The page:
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Thousands of Palestinians head to Al-Aqsa for prayers on third Friday of Ramadan

June 16, 2017 10:32 A.M. (Updated: July 11, 2017 11:57 A.M.)
BETHLEHEM (Ma'an) -- Thousands of Palestinians from districts across the occupied West Bank and Israel headed to occupied East Jerusalem for prayers on Friday at Al-Aqsa Mosque during the holy month of Ramadan, and amid heightened security restrictions for Palestinians.

Thousands of Israeli police and army officials were deployed across Jerusalem, its alleyways, and roads leading Al-Aqsa in the Old City during the early morning hours. Palestinian police officials were also deployed near Israeli checkpoints leading to Jerusalem from the West Bank.

Palestinian Head of the Public Transportation Syndicate Awadallah Awadallah said that the syndicate had obtained a permit on Thursday in coordination with Israel's ministry of transportation, allowing 20 Palestinian buses to transfer worshippers from across the northern and southern districts of the West Bank and into Jerusalem city.

Awadallah told Ma’an that this was a new Israeli policy, as Palestinian buses have not been permittd to enter Jerusalem for 20 years.

Palestinian residents of the West Bank are not allowed to access occupied East Jerusalem or Israel without Israeli-issued permits, despite East Jerusalem being part of the Palestinian territory.

Ramadan typically sees a slight ease of permit restrictions on Palestinians, particularly women, though the thousands who do get permits are still subjected to long waits and checkpoints and searches by armed Israeli forces.

During Ramadan, Israeli authorities permit men above the age of 40, women of all ages, and children younger than 12 years of age from the occupied West Bank to enter Jerusalem without a permit on Fridays.

Meanwhile, Israeli authorities have allowed 100 Palestinians above the age of 55 from the besieged Gaza Strip to travel to occupied East Jerusalem in order to pray at the Al-Aqsa Mosque on Fridays during Ramadan, months after Israel suspended Friday Al-Aqsa visits for elderly Palestinians from the besieged coastal enclave in December.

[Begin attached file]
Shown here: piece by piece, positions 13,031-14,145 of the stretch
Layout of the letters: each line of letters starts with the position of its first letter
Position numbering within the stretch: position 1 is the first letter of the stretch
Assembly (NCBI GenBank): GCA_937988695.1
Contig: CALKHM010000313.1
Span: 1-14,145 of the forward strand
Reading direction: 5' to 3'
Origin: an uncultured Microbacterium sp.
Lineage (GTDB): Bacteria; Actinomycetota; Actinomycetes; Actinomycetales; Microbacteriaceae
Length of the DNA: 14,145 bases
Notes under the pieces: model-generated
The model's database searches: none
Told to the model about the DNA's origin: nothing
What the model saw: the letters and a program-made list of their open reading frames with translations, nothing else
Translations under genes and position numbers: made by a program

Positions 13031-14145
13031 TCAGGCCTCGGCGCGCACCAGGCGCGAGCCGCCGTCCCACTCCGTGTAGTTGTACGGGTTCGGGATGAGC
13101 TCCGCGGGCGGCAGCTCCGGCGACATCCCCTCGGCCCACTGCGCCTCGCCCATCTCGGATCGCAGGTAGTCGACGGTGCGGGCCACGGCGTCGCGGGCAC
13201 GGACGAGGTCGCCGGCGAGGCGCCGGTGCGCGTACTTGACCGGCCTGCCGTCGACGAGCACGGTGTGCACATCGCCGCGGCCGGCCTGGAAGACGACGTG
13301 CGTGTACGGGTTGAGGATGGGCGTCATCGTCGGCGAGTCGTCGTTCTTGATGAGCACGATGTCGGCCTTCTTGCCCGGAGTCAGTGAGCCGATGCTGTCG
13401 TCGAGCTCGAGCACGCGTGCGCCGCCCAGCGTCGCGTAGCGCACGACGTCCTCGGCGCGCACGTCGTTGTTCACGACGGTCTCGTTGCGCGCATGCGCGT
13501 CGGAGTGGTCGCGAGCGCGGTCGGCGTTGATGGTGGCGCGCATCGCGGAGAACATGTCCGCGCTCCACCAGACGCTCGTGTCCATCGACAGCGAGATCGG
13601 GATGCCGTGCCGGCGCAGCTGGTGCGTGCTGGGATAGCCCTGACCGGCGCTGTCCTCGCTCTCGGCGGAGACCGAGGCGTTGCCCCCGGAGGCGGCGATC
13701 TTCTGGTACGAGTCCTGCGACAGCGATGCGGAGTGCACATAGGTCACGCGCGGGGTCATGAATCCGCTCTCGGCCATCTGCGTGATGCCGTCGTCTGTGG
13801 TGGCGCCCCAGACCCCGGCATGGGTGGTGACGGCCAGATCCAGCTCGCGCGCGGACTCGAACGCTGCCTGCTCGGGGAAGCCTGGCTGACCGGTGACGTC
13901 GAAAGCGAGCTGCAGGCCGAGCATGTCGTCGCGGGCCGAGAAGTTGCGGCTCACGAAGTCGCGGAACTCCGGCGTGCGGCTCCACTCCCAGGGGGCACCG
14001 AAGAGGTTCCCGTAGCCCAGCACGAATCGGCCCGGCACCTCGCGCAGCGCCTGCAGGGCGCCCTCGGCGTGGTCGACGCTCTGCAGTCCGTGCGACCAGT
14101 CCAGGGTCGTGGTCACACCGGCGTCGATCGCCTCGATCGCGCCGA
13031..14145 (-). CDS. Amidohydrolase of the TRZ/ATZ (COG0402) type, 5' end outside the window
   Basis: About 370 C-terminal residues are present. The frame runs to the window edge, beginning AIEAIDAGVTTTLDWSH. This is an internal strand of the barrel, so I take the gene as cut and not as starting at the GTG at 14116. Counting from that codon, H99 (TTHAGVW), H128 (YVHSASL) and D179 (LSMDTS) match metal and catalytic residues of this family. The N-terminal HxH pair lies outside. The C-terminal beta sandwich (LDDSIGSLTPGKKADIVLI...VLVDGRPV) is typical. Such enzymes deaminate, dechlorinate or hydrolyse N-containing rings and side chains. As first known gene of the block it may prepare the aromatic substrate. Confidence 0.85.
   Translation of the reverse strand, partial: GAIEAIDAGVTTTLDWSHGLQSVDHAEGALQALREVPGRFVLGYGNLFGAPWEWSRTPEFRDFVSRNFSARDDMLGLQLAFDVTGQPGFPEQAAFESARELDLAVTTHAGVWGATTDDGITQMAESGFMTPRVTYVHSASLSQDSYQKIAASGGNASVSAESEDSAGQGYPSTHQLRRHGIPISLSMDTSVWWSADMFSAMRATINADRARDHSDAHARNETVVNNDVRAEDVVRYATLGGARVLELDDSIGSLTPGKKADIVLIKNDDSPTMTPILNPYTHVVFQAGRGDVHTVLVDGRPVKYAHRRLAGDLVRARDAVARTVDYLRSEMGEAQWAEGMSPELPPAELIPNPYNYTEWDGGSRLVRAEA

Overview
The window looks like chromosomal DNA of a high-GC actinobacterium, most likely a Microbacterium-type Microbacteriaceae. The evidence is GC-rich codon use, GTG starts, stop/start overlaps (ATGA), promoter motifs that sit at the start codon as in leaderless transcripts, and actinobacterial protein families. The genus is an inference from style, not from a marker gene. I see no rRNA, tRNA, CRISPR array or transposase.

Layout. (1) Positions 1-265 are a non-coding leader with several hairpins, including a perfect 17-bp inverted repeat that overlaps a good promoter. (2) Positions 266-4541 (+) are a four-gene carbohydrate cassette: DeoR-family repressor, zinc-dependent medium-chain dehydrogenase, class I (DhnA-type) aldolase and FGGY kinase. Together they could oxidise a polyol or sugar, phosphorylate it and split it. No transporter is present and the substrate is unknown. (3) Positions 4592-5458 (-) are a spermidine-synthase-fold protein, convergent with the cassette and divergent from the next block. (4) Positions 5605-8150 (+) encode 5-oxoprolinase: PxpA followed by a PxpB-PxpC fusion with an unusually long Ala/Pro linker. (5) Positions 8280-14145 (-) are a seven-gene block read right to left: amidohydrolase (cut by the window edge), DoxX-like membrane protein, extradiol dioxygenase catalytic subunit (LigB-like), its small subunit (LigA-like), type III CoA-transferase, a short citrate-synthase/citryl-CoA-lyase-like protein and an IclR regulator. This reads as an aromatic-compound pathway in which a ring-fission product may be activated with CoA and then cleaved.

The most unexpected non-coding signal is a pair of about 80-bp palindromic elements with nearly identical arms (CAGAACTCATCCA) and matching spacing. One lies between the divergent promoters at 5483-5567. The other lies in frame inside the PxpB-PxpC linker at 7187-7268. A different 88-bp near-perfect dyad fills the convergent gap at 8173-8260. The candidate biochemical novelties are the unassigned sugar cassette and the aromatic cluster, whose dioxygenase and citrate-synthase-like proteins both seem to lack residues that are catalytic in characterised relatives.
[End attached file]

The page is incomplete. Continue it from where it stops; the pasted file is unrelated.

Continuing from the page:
However, the 100 Palestinians permitted to leave Gaza to Al-Aqsa every Friday is just half of those who were typically allowed to travel to Al-Aqsa throughout the year as part of the ceasefire deal between Palestinian militant groups and Israel which ended the 2014 war on Gaza.

Meanwhile, according Israeli rights group Gisha, Israel had also allocated 300 permits for Gaza-based members of the Palestinian Red Crescent, members of labor unions, and those employed in international organizations.

However, the permits were only issued for Palestinians who were over the age of 50 and only under the agreement that Palestinians travel from Gaza to Al-Aqsa in the company of an Israeli Civil Affairs Committee.

In addition, Israeli authorities cancelled permits allowing residents of Gaza to visit their families in the occupied West Bank and Israel during Ramadan -- such permits were issued during the previous two years, according to Gisha.

The group pointed out that almost a third of Palestinians in Gaza have family members residing in the West Bank and Israel whom they are not permitted to see at all.

"Though this renewal of Friday prayer permits is likely to be portrayed as a gesture of goodwill toward the Palestinians, it actually signifies a tightening of the closure on Gaza," Gisha reported.

"The violation of the rights to freedom of movement and freedom of religion, and the threat of collective punishment if conditions are not met by individual worshippers, only emphasize the punitive and arbitrary nature of the permit regime, as well as the depth of Israel’s continuous control over the Gaza Strip."
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